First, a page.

On Nov. 15, Dull’s Tree Farm near Thorntown, Indiana, will be the site of the nationwide kick-off for Trees for Troops, a joint project of FedEx and the Christmas Spirit Foundation, which is the charitable branch of the National Christmas Tree Association. The purpose of the program is to provide free, farm-grown Christmas trees to members of the U.S. armed forces and their families.
“They go from the tree grower’s barn to our barn to the FedEx trucks to the FedEx distribution point in Indianapolis, where they get put on the airplanes and go to Guam. So in a couple of days, they’re delivered,” explained Tom Dull.
“Probably a lot of families wouldn’t have a tree without our assistance,” said Dick Darling of Darling’s Tree Farm, Clifton Springs, New York, who chairs the National Christmas Tree Association’s Trees for Troops committee. “And it’s the worst time of year to be separated from your family. You’ve got your husband deployed or the wife’s deployed, and you’ve got two or three little kids, and you’re stuck in some far-off base, and you don’t have a lot of friends.
“I think it’s just a nice thank-you from the tree farmers, saying we’re thinking of them,” he said.
The Nov. 15 event in Thorntown will be the first of many events across the country in which Christmas tree growers, retailers, service organizations, businesses and individuals donate trees for military personnel and their families.
Around 19,000 trees are expected to be donated this year from 400 or more farms. Some farms just donate a tree or two, and some donate a hundred or more, Darling said.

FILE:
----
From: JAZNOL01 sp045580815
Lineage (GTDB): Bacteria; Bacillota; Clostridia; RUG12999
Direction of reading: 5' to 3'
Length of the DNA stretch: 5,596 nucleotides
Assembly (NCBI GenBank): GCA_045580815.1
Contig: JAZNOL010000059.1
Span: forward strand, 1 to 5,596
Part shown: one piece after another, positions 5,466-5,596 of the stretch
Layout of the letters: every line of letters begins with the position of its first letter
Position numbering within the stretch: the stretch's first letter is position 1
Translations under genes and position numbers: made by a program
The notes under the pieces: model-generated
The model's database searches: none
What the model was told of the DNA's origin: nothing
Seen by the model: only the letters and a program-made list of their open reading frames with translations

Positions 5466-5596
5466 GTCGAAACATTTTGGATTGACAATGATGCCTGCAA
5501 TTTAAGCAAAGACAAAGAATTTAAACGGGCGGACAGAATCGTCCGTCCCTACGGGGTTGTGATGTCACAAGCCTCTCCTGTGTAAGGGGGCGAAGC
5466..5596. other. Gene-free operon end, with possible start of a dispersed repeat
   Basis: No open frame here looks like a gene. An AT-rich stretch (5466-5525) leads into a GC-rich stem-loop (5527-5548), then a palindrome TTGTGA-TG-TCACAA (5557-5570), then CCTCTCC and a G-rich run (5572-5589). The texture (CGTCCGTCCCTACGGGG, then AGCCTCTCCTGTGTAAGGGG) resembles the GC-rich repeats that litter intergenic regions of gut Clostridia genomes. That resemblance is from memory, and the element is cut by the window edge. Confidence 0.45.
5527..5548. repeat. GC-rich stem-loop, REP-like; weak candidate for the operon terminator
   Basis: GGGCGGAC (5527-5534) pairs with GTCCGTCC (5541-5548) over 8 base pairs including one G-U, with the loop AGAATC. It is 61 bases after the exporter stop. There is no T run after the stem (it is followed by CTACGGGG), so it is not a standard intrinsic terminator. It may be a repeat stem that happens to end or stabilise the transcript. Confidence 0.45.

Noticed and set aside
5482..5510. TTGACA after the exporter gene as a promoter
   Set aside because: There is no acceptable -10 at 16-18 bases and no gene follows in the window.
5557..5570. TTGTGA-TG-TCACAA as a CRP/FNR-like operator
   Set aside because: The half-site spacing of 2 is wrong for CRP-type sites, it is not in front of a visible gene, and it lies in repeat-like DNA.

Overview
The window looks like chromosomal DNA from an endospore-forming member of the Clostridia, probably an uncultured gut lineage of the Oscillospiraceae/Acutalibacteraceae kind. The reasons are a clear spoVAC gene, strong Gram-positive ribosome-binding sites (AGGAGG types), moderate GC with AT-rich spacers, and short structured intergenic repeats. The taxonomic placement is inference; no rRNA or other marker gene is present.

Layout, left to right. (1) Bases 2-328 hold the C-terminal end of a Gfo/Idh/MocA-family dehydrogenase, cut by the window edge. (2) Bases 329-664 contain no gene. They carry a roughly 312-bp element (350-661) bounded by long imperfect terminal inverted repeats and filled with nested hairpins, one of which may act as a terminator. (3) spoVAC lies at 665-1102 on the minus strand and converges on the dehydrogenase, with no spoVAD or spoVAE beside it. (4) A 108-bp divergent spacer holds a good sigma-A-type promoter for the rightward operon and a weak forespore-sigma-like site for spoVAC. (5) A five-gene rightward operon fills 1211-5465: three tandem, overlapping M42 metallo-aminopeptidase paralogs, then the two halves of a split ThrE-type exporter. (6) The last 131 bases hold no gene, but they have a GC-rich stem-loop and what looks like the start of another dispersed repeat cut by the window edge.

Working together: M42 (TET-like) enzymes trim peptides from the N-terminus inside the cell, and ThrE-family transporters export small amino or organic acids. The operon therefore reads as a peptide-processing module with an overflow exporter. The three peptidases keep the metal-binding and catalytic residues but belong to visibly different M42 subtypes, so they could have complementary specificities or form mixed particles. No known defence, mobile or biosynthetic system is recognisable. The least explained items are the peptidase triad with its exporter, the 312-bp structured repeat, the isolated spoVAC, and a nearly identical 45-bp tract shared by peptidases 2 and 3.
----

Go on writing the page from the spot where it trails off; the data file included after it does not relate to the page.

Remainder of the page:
“That’s a lot of commitment. You put a $40 price tag on them and that’s a lot of money,” he explained.
Since the program began in 2005, more than 176,000 fresh Christmas trees have been provided to troops and military families stationed in the United States and overseas.
Indiana growers participate in more than one way, Dull said. Many donate trees, taking them either directly to Dull’s or to pick-up points in southwestern or northern Indiana. But there are other options.
“There are growers in the extreme ends of the state that say ‘I’m just going to donate some money to Hensler’s Nursery,’ for instance. ‘I’m going to buy trees from them and they can bring them,’” Dull explained.
The Indiana Trees for Troops event differs from most of the other events because the trees need to be prepped for shipment overseas.
“Every tree that goes overseas has to be put in a box – a cardboard box that’s coated with wax – so that they don’t dry out as they’re shipped,” Dull explained.
Once the trees are baled, packed and processed for travel at Dull’s, they are loaded onto a FedEx Express truck bound for the Indianapolis FedEx Express Hub. Following arrival at the hub, the trees will be staged and go through a pallet and shrink-wrap process prior to being loaded onto aircraft destined for Guam. Flight routing will take these trees through Anchorage, Alaska, on their way to the military bases located in Guam. Upon arrival in Guam, FedEx Express will deliver the trees.
But in other parts of the country, including New York, less preparation is required since the trees aren’t going to travel that far.
“FedEx has been with us for 12 years, and they pick up the trees and deliver them,” Darling said. “All we have to do is tell them where they are and they’ll pick them up and we tell them where we want them shipped.”
In all, around 65 U.S. military bases will receive some of the donated trees this year.
“We’ve got more bases requesting trees that we have trees,” Darling noted. “We could use more trees, really.”
As FedEx puts it, the tree represents “a little piece of home.”
“We do get letters and they’re very appreciative,” Darling said. “If they’re overseas, for example, they’re pretty appreciative that somebody’s thinking of them back home other than family. And they can’t believe that they’re getting a Christmas tree.”
“Can you just put yourself in a soldier’s or sailor’s position and being away from your family at Christmas time? And you get this box by FedEx, open it up and see what’s inside and just have that aroma waft out of that box,” Dull said.VIEW MORE IMAGES